Why is it that ideological, political and organisational ineptitude and incompetence are endlessly reoccurring phenomena? If the longer-term evolutionary or biological history of a living system, including it’s diverse manifestations in and as cultural and political systems, is oriented towards efficient self-replication and continuity, why is it that so many poor-fitting (and indeed – positively destructive) forms of thought and behaviour percolate to ascendancy and power? Is an ongoing and intransigent repetition of organisational or political ineptitude evidence that what we think or perceive is going on in the world is not actually what is going on?

The underlying principle is perhaps that overt computation (as ordered or patterned information and energy-processing) and intentionality in organisational systems is not necessarily a representation of what is actually going on, of what is actually being processed or computed: the inputs and outputs of the superficial functions we perceive are quite misleading. The percolation of ideology and political personality through organisational systems in the way it does leads us to assume that the goal of those systems is oriented towards the outcomes intended and illustrated by the associated rhetorical and political caricatures and theater. This is a very limited perception of reality and while within a certain bounded spectrum of possibility it is true that political goals are (for better and for worse) exactly what they appear to be, there are much deeper logical substrates and principles at work here.

The endless succession of ill-fitting square pegs of ego or ideology into the round holes of necessity and circumstances is not an accident but nor is it a consequence of any particular cleverness on the behalf of the ascendant personalities. Culture and politics are information-processing systems that seek their own (agent-less, blind and entirely autonomous) self-replication through the vast (and at least overtly inefficient) semiotic soup of aggregate human self-interest. Emergent complexity has a purpose and humanity finds itself surfing on (or in) the breaking wave of all of this driving force and self-propagating momentum.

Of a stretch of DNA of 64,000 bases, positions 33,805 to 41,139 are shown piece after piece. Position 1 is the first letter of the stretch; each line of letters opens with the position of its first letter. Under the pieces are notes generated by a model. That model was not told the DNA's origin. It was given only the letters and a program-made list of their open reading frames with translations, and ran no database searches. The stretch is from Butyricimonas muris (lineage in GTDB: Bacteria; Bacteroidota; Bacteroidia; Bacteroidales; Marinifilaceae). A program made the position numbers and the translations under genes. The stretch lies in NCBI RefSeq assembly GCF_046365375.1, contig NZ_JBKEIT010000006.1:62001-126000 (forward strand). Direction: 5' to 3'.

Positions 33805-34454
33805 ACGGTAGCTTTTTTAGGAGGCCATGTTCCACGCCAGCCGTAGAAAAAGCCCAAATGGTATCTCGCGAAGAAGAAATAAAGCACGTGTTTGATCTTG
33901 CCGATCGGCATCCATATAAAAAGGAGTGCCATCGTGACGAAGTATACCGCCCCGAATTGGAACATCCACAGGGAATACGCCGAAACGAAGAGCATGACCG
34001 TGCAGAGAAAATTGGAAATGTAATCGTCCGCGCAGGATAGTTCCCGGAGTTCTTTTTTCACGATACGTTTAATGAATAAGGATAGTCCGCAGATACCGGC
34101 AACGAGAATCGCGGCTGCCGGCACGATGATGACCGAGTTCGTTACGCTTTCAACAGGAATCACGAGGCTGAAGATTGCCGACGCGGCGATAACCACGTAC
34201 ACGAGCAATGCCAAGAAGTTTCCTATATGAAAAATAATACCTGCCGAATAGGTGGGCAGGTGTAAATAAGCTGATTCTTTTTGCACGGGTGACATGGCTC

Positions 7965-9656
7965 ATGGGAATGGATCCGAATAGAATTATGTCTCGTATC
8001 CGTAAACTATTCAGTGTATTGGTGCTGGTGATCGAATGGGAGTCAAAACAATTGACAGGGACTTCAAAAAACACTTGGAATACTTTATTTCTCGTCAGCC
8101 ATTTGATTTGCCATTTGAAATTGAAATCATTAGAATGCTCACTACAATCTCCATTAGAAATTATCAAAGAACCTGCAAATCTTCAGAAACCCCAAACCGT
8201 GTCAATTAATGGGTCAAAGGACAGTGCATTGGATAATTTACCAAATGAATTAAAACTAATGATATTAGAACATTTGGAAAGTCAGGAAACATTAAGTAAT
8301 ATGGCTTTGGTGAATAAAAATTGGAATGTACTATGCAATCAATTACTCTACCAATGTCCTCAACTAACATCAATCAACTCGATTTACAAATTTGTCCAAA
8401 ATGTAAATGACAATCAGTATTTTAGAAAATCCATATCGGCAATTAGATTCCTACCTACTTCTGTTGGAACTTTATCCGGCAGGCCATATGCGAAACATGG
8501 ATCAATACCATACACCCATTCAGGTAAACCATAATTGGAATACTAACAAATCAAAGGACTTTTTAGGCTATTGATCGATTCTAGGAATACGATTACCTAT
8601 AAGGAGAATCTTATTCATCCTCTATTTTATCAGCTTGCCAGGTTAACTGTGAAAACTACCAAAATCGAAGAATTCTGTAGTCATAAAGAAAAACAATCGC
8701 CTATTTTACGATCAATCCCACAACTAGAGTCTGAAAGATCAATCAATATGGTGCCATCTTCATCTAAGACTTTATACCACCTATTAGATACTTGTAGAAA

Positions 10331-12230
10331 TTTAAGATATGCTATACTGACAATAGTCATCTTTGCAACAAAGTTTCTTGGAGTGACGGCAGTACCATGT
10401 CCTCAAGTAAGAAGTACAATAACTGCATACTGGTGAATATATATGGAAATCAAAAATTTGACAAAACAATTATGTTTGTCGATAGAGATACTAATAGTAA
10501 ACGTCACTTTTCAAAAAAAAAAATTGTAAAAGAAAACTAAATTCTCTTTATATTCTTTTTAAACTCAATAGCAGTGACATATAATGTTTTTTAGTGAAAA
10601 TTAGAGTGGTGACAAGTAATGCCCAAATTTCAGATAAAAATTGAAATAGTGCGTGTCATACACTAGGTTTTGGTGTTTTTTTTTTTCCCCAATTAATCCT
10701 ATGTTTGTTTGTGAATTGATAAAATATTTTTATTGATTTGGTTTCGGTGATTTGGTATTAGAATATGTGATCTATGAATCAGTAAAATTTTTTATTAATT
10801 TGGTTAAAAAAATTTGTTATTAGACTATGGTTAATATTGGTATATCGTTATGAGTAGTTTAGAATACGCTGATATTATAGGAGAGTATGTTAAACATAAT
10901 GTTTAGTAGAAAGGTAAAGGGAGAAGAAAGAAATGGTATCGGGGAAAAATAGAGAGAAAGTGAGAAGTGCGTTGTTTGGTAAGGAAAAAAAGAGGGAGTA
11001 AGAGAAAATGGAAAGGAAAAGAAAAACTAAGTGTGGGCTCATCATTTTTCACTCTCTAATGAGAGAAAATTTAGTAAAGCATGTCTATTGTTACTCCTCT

The purposes of nature and physics are much simpler (and simultaneously – much more sophisticated) than our own. The arrival and ascendance of ideological inaccuracy and political incompetence serves a purpose of generating a systemic turbulence that ensures or probabilistically biases the production of entropy, diversity and novelty within those human organisational systems. Even while authoritarian or parochial and hierarchical command-and-control systems proliferate and emerge or oscillate out of the pattern of information and energy-processing (i.e. computation) that is history – they generate the entropy and discontinuity through which the underlying logical principle of recursively self-propagating metamorphosis and self-organisation can occur.

Disentangling the logical facts and organisational principles from the partial-truths of experience and representation is fascinating but is unlikely to amount to much. This world is quite content with it’s own discontent and happy with it’s unhappiness and inefficiency in ways that suggest that removing these endemic bottlenecks may prove catastrophic. There are solutions and possible better ways of organising our world, as there always are, but no one listens to their own best self-interests when someone else presents them with it. The trick may be, like any good narrative, to allow an audience to “discover” the meaning for themselves.


There is much more to be said on this and much more refinement required to produce an articulate response to the topics under analysis. Ultimately, I can not find explanatory closure and completion any more than political or ideological systems can, so it is probably better to continue waltzing with the intractable ambiguity and uncertainty of entropy in the way I have been.